Make no mistake, the Kodiak Brown Bear Center and Lodge isn’t a bear rescue center or a rehab facility for orphaned cubs. There are no fences or cages here. Nor is it thronged with tourists like Katmai’s Brooks Falls or the coastal day-tripping spots at Lake Clark.
This is a wild bear viewing paradise on Native corporation-owned land, backing to thousands of acres of the Kodiak National Wildlife Refuge. With bear habitat conservation at the forefront of KBBC values, staying here provides an experience like no other.
Bears are kind of my thing. I’ve been running bear viewing photo trips for years, and yet I still choose to spend my vacation time to go and see more. Now, some folks might say, “You’ve seen one bear, you’ve seen them all.” And all is can say is, “That’s crazy talk.”
So, with that mindset, I headed to Kodiak to see Kodiak brown bears, a larger subspecies of coastal brown grizzlies, spread out over the island’s 3,600 square miles. I had never seen a Kodiak bear, which gave me a perfect excuse to go in search of one. Of course, I didn’t search long, thanks to Stacey Simmons, the director of operations for the Kodiak Brown Bear Center, and one of the friendliest people you’ll meet in Kodiak, who set up the logistics for my trip.
Upon arrival in Kodiak, a shuttle whisks me to a float plane, which flies me over lumpy terrain dotted with mountain goats and hanging glaciers during the 45-minute, exceptionally beautiful hop. KBBC consists of four guest cabins, a main gathering room with a kitchen, a Maqiwik (steam bath or banya), and outbuildings for staff and infrastructure. The property is self-sufficient and sustainable: wind turbines, an impressive water purifying and processing system, dock with licensed boat captains, off-the-grid electricity. The lodge sits on a remote patch of land on Karluk Lake, where both bears and people fish for salmon.
Kodiak Brown Bear Center accepts only a handful of guests at one time. It’s this isolation—an island within an island of roadless wilderness—that makes the KBBC feel truly one with the natural habitat and its flora and fauna. Upon landing here, I have a visceral sense of being dropped into the Alaskan backcountry to explore wild Native lands going centuries back.
However, this isn’t roughing it. Not in the least. My Pottery Barn perfect cabin overlooks the Karluk with sweeping views of the mountains surrounding it. Fluffy sheets, glass shower, a reading nook by the window, a desk, even WiFi provide me a place to take it all in that’s better than most accommodations I’ve stayed in across all of Alaska. As for meals, our chef, Wanda, creates gourmet fare, even working around my dietary restrictions, providing me a separate plate when necessary. Next to the banya, a six-foot bald eagles’ nest, rests in the branches of a tree, with its residents at home and taking turns flying out over the water. A river otter lives by the dock, and Sitka deer and fox make frequent appearances at dinner time.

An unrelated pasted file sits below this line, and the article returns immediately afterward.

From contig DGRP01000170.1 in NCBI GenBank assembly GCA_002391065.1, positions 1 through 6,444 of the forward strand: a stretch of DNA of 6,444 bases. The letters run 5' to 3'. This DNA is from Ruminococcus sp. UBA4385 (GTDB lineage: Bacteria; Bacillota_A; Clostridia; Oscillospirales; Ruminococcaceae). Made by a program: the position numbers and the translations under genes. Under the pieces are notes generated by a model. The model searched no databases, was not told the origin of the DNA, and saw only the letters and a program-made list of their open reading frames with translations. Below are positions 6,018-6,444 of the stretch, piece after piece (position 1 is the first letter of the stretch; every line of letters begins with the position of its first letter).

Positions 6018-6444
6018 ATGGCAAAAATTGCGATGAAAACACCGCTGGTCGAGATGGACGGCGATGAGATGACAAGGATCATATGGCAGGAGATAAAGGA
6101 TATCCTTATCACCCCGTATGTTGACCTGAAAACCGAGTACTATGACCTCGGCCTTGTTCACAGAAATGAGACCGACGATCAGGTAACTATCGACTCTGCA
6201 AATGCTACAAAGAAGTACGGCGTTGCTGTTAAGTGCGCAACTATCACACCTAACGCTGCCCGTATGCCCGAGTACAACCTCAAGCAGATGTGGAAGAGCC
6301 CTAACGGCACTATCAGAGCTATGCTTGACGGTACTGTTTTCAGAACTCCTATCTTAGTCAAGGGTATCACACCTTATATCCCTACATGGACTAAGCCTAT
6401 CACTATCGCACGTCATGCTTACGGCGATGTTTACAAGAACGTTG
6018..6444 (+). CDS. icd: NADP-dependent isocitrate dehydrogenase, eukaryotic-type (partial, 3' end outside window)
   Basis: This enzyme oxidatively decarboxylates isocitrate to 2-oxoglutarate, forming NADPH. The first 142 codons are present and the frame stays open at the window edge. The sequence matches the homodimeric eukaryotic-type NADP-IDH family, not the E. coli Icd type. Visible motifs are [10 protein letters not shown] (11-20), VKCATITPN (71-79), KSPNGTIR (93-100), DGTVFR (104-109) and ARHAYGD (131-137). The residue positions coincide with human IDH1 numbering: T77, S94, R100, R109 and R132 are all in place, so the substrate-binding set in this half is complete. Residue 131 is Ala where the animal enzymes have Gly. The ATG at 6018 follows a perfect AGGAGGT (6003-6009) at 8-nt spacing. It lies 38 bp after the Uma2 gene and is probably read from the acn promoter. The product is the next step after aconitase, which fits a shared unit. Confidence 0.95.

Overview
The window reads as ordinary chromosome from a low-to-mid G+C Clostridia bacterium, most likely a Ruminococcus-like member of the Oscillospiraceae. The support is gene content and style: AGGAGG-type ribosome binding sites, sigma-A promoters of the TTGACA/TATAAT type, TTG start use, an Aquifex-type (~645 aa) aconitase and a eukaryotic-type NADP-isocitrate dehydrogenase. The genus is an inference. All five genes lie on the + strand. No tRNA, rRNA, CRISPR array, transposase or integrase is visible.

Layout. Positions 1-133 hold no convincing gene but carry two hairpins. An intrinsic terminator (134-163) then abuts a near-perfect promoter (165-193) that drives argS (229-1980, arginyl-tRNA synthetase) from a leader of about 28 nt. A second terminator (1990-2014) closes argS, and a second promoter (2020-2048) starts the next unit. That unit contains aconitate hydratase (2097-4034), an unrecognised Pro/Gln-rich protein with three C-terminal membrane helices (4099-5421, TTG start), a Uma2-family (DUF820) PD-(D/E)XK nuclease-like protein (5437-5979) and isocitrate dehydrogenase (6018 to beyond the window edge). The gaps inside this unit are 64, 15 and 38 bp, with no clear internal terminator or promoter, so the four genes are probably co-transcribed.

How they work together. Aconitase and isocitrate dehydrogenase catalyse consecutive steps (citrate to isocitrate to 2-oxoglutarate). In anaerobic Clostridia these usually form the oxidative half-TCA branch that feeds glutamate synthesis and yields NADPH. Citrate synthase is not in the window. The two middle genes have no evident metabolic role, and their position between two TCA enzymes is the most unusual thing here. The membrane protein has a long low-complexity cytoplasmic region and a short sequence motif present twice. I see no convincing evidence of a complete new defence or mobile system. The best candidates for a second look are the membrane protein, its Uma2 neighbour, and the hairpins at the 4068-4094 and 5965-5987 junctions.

Visitors may see bears that visit the lodge from their cabin balconies, but the center utilizes a 30-foot catamaran to ferry guests out to other viewing sites. Stacey tells me that there are several viewing platforms, and I immediately picture Katmai with its stilted-decks, walkways, and railings. She lets me know that she just means a flat area of ground that provides a good viewpoint for activity, not a structure of any kind.
It’s just past fall at the center, and while I’ve come to see bears, the center’s fishing guides are here to catch steelhead. We boat out to a tributary and hike along the banks. Bear trails abound, along with bear sign and fish guts. The bears here are as they should be, a little more skittish of humans than those at Katmai and Lake Clark. They “feel” wilder to me, more elusive, and yet still relatively habituated. I take photos of anglers and bears for several hours, breathing in the smell of autumn, and reveling in the sight of Kodiak bears fishing and foraging with a backdrop of golden grasses and tundra. I spend time with one bear, who peers at me through some brush on a sandbar, my shutter and camera a curiosity to him.
Fishing trips here at KBBC are a relatively new offering, but from the squealing delight of the anglers, it’s a perfect fit.Catch and release—lots of it—and quivering forearms from the size of the fish and the repetition of catches. I lost count at some point of how many fish they reeled in.
That evening over dinner and drinks, I delight in stories from Stacey and the other Native Alutiiq staff members. A man named C.J. talks about an orphaned baby fur seal he once found in his village. He bottle-fed it, and it followed him everywhere, even going out with him in his boat. He then tells a tale regarding his father, who is one of less than 30 remaining fluent Alutiiq speakers, and the quest to pass on these language skills to future generations. Stacey shows me a photo of her youngest daughter in traditional dress, captured in the pages of Discover Kodiak’s visitor’s brochure. Wanda talks about traditional meals she sometimes prepares for guests. It feels like family here—like home.
There are special places, ones that resonate deep beneath the rib cage, and KBBC is one of those. Even if the bears weren’t here, I’d come back again and again.